Oba Babalola continued, “I built all the sciences facilities: Chemistry, physics and biology and mathematics as teacher of same in Ansar-Ud-Deen College, Ikole, and ensured that they were all approved. I later taught mathematics at Egbe-Oba Ekiti before I left teaching three years after and moved to the Federal Ministry of Works in 1974.”

His Majesty did not say how far he had gone in the Federal Civil Service before retiring but he said, “I could have become the Rector of the Federal School of Survey, Oyo. I turned it down because I was due for the obaship of Itaji.

“I was in the Federal Civil Service from 1974 until I resigned in 1984 prelude to my ascension of the throne in 1985”, he stated.

“While in the Federal Ministry of Works, the Federal Government sponsored me for my master’s degree in Canada.

“But let me ask: is there any Nigerian state or government establishment that still sponsors the staff to further their studies like it happened in our own time? In our time, there was government and not leadership tussle”.

Festivals

On the festivals celebrated in Itaji, he said, “We have many festivals here in Itaji but I will talk about the most celebrated, the Oloa festival also known as Agunlele. It is the main festival of Itaji that sons, daughters and friends come from wide and near to celebrate”

On how Oloa is celebrated, the monarch said, “One month to the festival, some women, specially selected, will start prayers for the success of the festival. On the eve of the festival, princes will dance round the town. That is the night those princes and other members of the kingdom community would be judged by a panel of chiefs, called the Igbo, to determine who among them is good or bad; who among the princes is a womanizer or has bad character.   That arrangement by the Igbo team is Itaji customary way of getting people to be self-disciplined.”

Oba Babalola said the panel is independent and has authority to carry out its duty without interference either from the king or anybody else.

“I know nothing about how the judgment of those princes is planned.   It is only the Igbo team that know.   They are the ones who would have done a thorough research to identify who is good or bad.   But they must come to me as Oba early in the morning of the festival day to give the outcome of their investigation regarding which prince has bad or good character and I, bound by the customs and tradition of the land, have no power to influence the judgment and that goes to the point when the outcome of their findings will be announced at a gathering of all the natives in morning of the festival day.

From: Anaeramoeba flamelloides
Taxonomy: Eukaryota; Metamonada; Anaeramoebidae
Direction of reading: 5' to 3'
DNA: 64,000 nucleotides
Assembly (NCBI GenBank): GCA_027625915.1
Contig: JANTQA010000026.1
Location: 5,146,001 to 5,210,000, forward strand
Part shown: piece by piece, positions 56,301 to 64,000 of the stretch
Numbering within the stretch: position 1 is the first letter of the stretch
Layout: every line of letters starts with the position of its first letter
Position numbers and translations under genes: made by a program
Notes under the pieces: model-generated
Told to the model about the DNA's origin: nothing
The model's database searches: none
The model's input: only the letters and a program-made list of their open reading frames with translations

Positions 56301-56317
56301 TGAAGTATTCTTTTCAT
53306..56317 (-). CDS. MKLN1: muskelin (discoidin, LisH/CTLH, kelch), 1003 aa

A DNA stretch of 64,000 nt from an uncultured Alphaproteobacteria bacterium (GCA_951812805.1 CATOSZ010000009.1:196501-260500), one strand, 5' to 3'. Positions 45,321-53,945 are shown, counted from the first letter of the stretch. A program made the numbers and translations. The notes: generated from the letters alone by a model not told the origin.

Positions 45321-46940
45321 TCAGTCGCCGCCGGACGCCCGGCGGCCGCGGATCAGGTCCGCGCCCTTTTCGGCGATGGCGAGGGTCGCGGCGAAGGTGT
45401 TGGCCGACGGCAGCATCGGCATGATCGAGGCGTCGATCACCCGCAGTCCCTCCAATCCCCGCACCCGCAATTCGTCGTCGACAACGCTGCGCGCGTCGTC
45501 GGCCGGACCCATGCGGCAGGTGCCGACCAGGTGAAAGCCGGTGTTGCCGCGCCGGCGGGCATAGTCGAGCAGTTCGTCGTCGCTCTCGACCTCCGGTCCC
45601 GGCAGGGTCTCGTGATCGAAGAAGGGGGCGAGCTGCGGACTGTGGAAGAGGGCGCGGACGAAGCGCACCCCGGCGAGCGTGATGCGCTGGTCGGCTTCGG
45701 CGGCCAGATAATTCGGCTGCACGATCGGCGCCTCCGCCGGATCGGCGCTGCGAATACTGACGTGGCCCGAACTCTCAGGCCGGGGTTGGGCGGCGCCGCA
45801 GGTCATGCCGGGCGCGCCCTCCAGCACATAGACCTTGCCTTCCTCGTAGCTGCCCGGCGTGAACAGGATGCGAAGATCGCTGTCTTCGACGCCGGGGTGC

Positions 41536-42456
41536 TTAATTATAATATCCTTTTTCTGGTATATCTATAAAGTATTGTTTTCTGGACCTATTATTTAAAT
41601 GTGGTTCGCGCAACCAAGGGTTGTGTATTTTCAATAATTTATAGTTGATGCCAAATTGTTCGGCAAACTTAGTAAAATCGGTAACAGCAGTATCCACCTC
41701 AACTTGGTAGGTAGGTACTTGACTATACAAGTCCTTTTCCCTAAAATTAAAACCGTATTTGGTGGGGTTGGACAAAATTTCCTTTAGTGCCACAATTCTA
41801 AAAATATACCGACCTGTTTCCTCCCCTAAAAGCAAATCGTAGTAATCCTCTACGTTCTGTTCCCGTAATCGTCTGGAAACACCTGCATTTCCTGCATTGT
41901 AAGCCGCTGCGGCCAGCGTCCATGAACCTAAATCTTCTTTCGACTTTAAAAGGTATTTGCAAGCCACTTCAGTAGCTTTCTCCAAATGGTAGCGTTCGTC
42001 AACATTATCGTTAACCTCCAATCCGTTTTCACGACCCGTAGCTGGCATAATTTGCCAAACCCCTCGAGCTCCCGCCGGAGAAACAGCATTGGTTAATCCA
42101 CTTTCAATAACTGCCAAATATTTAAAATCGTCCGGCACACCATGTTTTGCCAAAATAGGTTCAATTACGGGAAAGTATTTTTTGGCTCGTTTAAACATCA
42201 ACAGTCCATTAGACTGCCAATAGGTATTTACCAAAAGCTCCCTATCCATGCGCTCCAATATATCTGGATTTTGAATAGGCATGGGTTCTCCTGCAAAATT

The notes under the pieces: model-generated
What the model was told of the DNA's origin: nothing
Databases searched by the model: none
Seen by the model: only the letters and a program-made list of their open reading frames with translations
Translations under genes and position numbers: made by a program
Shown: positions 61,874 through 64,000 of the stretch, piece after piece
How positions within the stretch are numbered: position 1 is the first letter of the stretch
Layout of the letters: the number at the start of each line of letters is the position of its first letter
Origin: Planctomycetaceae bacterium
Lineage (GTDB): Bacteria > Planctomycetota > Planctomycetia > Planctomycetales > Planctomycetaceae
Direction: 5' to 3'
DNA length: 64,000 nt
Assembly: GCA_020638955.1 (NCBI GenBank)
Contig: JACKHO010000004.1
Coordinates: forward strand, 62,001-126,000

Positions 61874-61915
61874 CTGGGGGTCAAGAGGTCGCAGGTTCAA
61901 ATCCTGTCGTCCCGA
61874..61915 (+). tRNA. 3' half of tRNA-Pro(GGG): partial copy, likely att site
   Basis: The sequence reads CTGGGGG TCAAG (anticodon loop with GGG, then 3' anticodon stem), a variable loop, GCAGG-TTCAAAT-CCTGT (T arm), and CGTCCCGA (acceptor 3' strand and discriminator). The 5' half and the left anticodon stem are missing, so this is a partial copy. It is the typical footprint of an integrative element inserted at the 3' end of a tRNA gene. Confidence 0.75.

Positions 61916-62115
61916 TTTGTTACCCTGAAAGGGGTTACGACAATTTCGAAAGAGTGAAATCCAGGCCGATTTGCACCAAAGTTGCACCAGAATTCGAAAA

“After that day of announcement of who is bad, however, you don’t hear that information anywhere again. It ends on that day. And no one ever opposes the decision of the Igbo panel because doing so has consequences.   There was a man, very close friend of mine, who opposed and wanted me to influence the decision of the panel and I could not come out because, for seven days before the festival, I don’t come out. For opposing that judgment, he faced consequences.   How it happens, I don’t know. Note that for the seven days that I don’t come out, there are Elegbe and chiefs meetings going on in the palace.

“Part of the way the festival is celebrated is that, on the day, there is Igbo Egun (Egun Forest), which was the settlement of the Onitaji a long time ago. There is a traditional priest in charge of the rites and he goes to that Igbo Egun only with a ram in the morning while dance is going on in the palace. The ram does not come to palace but is provided by the palace for the ritual.   Then the

chiefs and people of the town, after the Igbo Egun ritual, will converge on the Onitaji palace and the Onitaji prays for them all and that marks the end of the festival.

Coping as Muslim Oba 

“The Oloa is taken care of not by me but by Oba l’Egun on behalf of the Onitaji.   I don’t prevent my people from carrying out their rites according to their beliefs but they too don’t tamper with my rights to my religious practice and beliefs. But I take care of all by feeding them and meeting all the expenses.”